Every agency owner in home care tells me they have an employee referral program. However, most are unhappy with its results. Why is that?
In the 2016 Best Caregiver Study, Leading Home Care found the “number one way that top caregivers learned about their current employer was through other employees.” Another finding of the study was the majority of caregivers are “more likely to refer a friend when there is a referral bonus.”
Although this study was conducted on a small sample (120 caregivers, 9 agencies), the data gives an indication of what works in employee referral programs:
- Using your employees as recruiters is important to attract some of the best caregivers,
- Having a financial incentive is important to get results.
Here’s what I have learned from talking to many in the home care world:
- Having a referral program isn’t enough. Like many things in business, the gold is in the implementation. I know it’s obvious but many have developed a program but failed to share its specifics with employees.
- Have a communication strategy. Most agencies mention the referral program at Orientation and assume caregivers know it exists. But in the information overload of Orientation, most caregivers will not remember it exists when the opportunity to refer a friend or family member strikes. Having a communication strategy is more than “reminding” employees. In fact, given the high turnover rate in most agencies, there is a good chance most caregivers have not heard about the referral program if you only remind them every so often. Create a communication campaign to promote and illustrate the successes of your referral program. Mention in your employee newsletter / news alerts. Award cash bonus in hand at employee meetings.
- Structure. There are different schools of thought on how to structure a referral program. Most agree that the pay-out should happen after the new hire has worked for a number of hours. The idea is to avoid new hires showing up for Orientation only, the referral pocketing the money and no valuable work was performed. On the other hand, you don’t want to wait too long before paying out. Most agencies pay the award after the new hire has worked between 2 and 4 weeks. In some cases, it’s based on the number of hours worked. Ninety hours is an average that seems to make sense for many.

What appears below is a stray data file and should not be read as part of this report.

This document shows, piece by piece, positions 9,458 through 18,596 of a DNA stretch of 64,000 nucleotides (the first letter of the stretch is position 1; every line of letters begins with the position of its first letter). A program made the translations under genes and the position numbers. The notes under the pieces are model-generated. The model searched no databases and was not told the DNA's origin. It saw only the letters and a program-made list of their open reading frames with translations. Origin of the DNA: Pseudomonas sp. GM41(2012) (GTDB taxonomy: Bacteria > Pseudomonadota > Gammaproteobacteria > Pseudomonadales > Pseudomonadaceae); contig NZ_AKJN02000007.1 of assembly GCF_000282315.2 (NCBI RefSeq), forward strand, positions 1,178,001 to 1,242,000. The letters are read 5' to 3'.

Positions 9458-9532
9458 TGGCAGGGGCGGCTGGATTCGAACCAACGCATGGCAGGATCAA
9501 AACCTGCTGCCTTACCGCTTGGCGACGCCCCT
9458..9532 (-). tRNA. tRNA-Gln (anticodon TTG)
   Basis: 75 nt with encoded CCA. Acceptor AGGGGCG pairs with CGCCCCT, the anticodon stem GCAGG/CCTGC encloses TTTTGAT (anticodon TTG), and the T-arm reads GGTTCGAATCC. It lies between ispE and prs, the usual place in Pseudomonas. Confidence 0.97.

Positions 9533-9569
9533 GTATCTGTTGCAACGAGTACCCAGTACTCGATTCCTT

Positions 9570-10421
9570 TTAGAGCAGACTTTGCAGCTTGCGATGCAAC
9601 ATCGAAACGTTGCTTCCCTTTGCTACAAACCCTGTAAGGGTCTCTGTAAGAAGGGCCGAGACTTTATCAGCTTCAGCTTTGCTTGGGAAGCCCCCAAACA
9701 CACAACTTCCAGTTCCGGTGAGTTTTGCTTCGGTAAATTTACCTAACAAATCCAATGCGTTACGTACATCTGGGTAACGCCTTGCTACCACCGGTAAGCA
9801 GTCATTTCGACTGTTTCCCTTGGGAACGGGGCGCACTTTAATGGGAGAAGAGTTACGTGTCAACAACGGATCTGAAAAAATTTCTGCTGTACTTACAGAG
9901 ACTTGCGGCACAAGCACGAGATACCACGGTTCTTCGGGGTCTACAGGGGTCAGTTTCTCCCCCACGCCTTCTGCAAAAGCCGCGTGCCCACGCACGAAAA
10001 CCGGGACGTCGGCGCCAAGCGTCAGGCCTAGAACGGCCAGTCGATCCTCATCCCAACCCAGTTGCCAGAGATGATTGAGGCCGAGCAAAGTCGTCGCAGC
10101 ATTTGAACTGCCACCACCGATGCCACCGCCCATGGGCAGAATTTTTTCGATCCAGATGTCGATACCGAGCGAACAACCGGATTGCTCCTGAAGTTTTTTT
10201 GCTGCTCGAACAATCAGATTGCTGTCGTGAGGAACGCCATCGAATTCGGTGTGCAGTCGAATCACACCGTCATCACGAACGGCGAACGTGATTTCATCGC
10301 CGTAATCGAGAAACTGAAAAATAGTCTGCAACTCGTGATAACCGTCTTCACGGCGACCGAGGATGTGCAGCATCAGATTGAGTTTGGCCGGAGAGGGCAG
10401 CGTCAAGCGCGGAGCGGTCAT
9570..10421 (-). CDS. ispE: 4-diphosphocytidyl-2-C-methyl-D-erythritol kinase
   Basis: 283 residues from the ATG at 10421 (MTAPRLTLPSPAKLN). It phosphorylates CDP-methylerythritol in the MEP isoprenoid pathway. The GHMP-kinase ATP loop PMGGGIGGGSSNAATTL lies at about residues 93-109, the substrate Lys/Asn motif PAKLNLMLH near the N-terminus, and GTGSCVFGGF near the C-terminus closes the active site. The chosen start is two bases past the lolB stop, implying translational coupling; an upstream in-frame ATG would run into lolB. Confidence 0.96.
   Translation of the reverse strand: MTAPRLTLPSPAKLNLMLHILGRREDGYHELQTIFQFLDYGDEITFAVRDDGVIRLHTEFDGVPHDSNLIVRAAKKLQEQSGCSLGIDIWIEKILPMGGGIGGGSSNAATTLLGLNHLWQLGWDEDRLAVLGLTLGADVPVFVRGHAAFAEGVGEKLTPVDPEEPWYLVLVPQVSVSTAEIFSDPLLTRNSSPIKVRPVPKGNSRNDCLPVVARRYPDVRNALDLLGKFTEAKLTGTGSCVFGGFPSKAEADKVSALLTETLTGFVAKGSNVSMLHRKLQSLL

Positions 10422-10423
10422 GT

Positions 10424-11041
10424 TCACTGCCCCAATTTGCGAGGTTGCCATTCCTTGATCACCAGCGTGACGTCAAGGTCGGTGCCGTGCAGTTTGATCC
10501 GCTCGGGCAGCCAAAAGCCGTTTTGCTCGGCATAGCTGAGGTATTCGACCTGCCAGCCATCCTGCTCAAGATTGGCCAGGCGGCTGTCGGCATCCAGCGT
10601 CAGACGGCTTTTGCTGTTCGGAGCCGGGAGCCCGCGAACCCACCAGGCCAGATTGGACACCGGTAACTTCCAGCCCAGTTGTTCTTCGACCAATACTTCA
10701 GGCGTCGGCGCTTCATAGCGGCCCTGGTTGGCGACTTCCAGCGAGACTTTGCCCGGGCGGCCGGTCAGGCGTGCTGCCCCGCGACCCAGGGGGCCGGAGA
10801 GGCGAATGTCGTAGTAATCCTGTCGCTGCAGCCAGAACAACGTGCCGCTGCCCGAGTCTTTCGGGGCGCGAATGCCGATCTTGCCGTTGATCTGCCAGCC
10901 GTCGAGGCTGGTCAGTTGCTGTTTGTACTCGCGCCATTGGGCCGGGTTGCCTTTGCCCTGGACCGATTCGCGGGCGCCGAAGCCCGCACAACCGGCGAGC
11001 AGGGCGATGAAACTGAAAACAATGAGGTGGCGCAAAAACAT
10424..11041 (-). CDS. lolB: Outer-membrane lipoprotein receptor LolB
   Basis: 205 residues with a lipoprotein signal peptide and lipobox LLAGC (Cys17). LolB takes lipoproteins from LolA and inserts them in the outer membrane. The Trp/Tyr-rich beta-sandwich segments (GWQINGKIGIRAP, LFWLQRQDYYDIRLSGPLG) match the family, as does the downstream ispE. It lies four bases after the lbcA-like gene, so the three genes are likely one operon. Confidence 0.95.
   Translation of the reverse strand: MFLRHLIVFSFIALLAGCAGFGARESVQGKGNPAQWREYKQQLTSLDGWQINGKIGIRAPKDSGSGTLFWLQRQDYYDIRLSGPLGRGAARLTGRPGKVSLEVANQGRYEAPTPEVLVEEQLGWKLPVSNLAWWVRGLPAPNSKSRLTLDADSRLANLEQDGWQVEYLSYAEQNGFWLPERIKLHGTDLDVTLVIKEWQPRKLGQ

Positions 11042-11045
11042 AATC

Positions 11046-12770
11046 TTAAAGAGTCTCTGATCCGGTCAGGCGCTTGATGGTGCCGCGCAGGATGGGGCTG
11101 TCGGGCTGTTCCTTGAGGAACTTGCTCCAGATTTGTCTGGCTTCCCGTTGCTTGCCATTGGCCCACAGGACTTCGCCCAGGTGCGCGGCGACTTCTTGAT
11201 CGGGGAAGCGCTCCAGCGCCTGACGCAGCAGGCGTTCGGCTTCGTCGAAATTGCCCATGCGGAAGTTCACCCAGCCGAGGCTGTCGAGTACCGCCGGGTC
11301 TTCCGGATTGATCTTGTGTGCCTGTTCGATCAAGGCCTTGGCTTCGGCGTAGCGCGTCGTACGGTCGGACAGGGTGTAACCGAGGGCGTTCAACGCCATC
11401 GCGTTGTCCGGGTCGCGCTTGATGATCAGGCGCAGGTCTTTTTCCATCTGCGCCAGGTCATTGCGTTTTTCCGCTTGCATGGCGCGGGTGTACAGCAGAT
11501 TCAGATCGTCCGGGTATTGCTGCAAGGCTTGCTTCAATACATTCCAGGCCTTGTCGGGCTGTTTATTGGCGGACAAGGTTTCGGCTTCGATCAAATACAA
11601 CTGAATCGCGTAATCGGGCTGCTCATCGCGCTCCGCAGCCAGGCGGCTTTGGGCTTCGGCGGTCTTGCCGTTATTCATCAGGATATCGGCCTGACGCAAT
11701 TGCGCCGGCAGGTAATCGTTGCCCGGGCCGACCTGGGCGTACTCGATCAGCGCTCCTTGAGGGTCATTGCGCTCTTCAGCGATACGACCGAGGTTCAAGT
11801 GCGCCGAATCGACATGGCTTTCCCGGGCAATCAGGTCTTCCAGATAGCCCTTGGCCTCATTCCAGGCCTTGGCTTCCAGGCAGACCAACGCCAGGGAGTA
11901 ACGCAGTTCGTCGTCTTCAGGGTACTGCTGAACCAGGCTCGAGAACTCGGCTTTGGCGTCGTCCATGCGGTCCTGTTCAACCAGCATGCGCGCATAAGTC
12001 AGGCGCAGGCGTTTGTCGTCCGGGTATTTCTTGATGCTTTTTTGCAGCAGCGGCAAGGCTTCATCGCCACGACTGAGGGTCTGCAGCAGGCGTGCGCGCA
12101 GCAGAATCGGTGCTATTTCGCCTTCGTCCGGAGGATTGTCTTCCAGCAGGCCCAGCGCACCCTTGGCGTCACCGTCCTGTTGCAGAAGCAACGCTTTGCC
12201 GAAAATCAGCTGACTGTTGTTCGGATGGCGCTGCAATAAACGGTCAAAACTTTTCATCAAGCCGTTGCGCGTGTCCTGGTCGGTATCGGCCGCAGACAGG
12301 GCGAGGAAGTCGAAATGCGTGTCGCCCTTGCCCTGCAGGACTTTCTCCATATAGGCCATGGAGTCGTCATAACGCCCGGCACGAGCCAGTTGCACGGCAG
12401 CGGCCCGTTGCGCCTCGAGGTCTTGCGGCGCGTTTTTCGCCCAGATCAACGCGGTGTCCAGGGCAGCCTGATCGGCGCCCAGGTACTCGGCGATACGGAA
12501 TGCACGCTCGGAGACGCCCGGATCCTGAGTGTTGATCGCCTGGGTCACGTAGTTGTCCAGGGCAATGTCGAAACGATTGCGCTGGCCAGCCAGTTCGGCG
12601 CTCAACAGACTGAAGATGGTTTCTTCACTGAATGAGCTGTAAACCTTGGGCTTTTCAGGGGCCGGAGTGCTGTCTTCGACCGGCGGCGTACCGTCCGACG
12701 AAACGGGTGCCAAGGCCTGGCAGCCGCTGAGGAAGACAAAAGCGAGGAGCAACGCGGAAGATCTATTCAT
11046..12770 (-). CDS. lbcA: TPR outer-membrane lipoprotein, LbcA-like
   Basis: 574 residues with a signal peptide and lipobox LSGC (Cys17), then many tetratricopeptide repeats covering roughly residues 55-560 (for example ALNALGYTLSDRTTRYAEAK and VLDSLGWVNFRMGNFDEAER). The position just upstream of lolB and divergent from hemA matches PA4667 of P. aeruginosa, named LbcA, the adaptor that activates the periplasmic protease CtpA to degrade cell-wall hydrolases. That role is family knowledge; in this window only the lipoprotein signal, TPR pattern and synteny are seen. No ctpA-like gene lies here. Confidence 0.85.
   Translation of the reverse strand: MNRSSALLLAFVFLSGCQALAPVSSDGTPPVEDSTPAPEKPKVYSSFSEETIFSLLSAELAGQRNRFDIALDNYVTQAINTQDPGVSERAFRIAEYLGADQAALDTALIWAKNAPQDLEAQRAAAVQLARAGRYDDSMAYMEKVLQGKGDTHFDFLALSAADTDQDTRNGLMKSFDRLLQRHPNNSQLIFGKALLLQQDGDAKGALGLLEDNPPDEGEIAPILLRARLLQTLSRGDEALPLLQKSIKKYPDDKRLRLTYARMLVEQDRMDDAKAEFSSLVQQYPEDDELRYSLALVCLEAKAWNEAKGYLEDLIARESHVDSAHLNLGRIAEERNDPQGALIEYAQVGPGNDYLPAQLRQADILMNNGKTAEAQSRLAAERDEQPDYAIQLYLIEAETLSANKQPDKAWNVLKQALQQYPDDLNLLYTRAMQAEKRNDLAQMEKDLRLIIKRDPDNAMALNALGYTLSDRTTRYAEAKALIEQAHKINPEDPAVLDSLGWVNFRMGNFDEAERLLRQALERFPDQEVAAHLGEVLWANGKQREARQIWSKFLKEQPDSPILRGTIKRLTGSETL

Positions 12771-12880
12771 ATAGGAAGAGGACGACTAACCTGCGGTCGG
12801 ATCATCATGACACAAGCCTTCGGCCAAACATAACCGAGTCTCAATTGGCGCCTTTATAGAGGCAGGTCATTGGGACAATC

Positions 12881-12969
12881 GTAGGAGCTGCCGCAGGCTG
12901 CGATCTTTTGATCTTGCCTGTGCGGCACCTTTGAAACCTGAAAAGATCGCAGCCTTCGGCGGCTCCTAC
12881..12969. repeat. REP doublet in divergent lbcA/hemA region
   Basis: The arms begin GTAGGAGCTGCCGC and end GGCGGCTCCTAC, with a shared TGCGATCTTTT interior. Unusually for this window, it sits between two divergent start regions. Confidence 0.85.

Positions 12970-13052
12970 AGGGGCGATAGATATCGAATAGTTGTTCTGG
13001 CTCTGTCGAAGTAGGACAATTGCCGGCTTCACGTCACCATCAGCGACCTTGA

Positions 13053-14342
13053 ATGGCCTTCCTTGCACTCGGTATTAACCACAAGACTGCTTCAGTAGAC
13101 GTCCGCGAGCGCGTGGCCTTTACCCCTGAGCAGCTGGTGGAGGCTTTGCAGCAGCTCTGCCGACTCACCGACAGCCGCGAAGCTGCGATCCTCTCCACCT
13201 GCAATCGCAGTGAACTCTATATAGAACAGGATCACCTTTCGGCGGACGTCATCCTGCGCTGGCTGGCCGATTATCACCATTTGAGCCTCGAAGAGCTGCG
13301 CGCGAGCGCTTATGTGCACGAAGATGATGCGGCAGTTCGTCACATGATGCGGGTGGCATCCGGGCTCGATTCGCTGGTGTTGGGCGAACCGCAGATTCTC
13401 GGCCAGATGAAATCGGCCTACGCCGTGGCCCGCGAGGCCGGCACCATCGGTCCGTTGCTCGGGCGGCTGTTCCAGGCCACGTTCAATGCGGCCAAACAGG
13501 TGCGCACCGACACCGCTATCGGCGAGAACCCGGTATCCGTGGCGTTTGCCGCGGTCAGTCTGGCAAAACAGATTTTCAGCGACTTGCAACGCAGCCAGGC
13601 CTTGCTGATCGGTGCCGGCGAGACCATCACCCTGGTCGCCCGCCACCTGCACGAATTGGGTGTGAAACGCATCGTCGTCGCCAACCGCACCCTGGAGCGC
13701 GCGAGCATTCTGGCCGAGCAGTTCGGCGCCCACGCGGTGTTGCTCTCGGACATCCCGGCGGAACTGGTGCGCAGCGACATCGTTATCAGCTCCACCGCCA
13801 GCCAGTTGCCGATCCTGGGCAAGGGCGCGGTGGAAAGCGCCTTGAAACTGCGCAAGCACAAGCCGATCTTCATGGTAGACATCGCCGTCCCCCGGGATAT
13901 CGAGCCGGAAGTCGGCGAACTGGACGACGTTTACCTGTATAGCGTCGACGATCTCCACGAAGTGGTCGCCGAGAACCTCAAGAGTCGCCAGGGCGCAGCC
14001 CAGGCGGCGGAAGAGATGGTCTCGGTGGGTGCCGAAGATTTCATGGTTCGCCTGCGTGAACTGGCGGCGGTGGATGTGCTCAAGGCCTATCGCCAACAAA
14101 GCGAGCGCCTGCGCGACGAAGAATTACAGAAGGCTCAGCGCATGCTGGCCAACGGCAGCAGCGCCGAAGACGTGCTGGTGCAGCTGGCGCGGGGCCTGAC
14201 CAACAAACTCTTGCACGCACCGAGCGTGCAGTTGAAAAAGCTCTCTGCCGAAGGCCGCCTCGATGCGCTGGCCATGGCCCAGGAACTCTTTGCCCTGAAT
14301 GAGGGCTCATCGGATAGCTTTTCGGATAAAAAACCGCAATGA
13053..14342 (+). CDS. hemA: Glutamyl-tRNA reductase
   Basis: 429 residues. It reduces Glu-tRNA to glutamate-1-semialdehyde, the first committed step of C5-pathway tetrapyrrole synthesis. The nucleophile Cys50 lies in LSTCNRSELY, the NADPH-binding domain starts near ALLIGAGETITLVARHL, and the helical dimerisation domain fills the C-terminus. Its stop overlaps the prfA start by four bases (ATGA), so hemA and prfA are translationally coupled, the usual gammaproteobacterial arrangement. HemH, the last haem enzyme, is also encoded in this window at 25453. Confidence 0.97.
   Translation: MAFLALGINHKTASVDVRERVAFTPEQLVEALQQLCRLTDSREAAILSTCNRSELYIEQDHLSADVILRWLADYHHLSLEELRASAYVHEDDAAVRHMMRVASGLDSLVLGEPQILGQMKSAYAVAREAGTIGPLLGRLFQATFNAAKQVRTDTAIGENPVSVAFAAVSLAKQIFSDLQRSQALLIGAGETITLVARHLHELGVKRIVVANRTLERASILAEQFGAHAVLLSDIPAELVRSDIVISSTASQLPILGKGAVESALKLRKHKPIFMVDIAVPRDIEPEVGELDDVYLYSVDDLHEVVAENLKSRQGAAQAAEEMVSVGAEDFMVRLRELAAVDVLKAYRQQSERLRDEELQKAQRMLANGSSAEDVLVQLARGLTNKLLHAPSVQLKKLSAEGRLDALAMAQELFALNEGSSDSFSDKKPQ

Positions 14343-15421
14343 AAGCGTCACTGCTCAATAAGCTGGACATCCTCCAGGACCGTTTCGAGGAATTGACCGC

- The amount of the award varies widely. I have heard as low as $25 and as high as $350 per referral. First, find out what others in your market pay in referral bonuses. You want to be competitive. Consider what you can afford. Edge on the side of generous. Employees who come through a referral tend to have a longer tenure than those recruited through online job posts. When determining your bonus amount, keep in mind the cost of turnover and factor its mitigation in your calculation.
- Keep it fresh. Employees will tune you out if you keep bringing the “same old, same old.” Think of ways to perk caregivers’ interest around the referral program: organize a context one month. Look back on your long-term caregivers and identify those who came through a referral. Feature them in the newsletter. That’s when the communication strategy comes into play. Have a plan for different messages or tactics every month. Don’t improvise your strategy.
- Measure and assess what’s working. You know I am a “system person.” When you implement a new program, you need to track it. Track how many caregivers are hired as referrals. Identify who your top referral employees are. Measure the employment tenure of your referred caregivers. Analyze the data every month, every quarter and every year. Learn and adjust going forward.
Employee referral is one piece of the recruitment plan. There is a lot more to successful caregiver recruitment. Contact me for an assessment of your recruitment plan and to learn how you can tweak it to get better results.